In the age of information we are getting more and more aware of mental health and our emotions. We know that we are human and we have emotions but too few are resourced to hold space and listen to the others as they express how they feel. And those that are resourced to listen are finding themselves overwhelmed and with little time to process their own emotions as more and more people turn to them.

If you spend your time listening, you too need to be listened to in order to sustain being the best motivator, manager and or mentor you can be.

If you know you need to develop more effective ways to listen and process your own emotional buttons please don’t miss our next listening skills training retreat. – Motivate Manage or Mentor – 3 Days to transform your ability to support those around you. 

As we encourage more people to talk about their feelings we are going to need more listeners and the listeners also need to be supported and resourced as they listen to more and more complex thoughts and feelings. At Step by Step Listening we are here to ensure the listeners in our community are supported and resourced to listen.

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Sheryl Andrews – The Strength and Solution Detective

Founder of Step by Step Listening, Sheryl Andrews has always been keen to create space where other people felt safe to speak their truth no matter what that was. She is well known for her ability to motivate manage and mentor others through change and loves nothing more than turning overwhelm into a clarity and confidence that change can and is happening.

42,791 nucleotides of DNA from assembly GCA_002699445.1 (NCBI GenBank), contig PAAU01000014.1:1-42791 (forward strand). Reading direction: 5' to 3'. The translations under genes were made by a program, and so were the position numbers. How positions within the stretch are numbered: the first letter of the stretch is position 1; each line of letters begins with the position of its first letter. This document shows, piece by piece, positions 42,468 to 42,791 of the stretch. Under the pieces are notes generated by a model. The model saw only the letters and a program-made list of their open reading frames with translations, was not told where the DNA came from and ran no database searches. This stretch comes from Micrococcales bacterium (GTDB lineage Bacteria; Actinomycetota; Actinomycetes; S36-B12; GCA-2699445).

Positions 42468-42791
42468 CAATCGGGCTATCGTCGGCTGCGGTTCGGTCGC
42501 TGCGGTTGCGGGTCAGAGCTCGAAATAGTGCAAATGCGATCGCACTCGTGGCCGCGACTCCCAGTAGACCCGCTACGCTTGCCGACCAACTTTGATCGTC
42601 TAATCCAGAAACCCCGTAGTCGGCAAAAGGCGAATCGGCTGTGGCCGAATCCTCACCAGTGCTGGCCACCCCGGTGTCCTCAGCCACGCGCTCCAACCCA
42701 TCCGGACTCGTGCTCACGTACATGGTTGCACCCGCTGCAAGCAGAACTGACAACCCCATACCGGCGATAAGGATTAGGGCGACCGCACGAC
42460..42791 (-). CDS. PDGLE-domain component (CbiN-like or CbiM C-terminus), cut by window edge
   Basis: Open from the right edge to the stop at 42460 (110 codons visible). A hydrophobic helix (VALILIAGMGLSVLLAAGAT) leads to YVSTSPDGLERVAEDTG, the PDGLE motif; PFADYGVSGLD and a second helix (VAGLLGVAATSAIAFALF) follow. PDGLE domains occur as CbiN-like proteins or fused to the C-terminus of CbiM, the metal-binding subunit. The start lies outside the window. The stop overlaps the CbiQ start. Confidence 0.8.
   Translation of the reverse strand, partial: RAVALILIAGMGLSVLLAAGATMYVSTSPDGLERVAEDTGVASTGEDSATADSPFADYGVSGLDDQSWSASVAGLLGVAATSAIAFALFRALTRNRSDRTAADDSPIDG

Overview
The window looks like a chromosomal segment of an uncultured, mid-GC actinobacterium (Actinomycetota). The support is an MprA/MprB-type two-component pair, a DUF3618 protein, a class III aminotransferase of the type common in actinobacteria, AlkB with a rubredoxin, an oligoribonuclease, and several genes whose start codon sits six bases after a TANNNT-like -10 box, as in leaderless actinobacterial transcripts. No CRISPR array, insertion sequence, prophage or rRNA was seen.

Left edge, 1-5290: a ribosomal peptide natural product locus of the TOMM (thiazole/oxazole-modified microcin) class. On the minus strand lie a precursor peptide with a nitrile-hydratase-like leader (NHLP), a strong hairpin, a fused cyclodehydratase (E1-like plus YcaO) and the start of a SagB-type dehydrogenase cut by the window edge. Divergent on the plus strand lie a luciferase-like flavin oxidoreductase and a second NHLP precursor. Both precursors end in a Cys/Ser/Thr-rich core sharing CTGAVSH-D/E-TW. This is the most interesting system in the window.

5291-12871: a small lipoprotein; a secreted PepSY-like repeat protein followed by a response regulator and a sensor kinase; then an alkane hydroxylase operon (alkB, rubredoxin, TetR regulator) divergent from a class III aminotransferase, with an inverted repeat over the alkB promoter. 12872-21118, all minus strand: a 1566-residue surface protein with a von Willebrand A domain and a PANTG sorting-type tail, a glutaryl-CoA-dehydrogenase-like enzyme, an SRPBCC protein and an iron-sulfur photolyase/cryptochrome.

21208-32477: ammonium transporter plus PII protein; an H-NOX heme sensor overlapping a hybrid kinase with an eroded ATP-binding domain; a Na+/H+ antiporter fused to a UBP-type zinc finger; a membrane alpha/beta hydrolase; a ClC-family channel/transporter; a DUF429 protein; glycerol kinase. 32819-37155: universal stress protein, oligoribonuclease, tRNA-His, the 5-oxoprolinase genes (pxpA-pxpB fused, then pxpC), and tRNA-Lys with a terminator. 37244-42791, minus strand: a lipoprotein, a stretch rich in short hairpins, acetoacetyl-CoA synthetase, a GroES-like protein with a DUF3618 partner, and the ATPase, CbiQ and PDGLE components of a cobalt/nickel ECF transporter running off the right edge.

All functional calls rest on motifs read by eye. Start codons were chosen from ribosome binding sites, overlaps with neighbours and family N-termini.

But what many didn’t know is that in private behind closed doors she was not always able to do that for herself, she was fearful of upsetting others and often did not ask for her own needs to be met. She was no stranger to lapses in self- belief and an overwhelming sense of not being good enough. A mother of a blended family of 5, a business owner and friend she was often surrounded by people who cared about her but she found it hard to ask for help. That was until she attended her own programme and learned how to educate those that support her in the art of listening that worked for her.

Sheryl and her team now runs retreats, one to one coaching and online group coaching course that provide you with a space and time to gain clarity, focus and direction whilst unraveling what is really holding you back and plan your next best step with confidence. For regular updates and examples of how listening skills can resource you to manage yourself, time and others through change check out Free Success without stress newsletter

 

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Published By

Sheryl Andrews, Founder of Step by Step Listening is well known for her fast speaking and highly motivational passion. But what many of you may not know is that in private behind closed doors she was also no stranger to lapses in self belief and an overwhelming sense of not being good enough. Sheryl use to find it difficult when criticised even when she knew they meant well and found it difficult to respond rather than react. A series of 3 events in her personal life exaggerated her emotional overwhelm and forced her to address this problem and conquer her sensitivity to criticism. Today she shares every day stories of every day people and inspires you to discover ways to gain clarity and confidence to change the way feedback and criticism impacts your performance.

View all posts by Sheryl Andrews →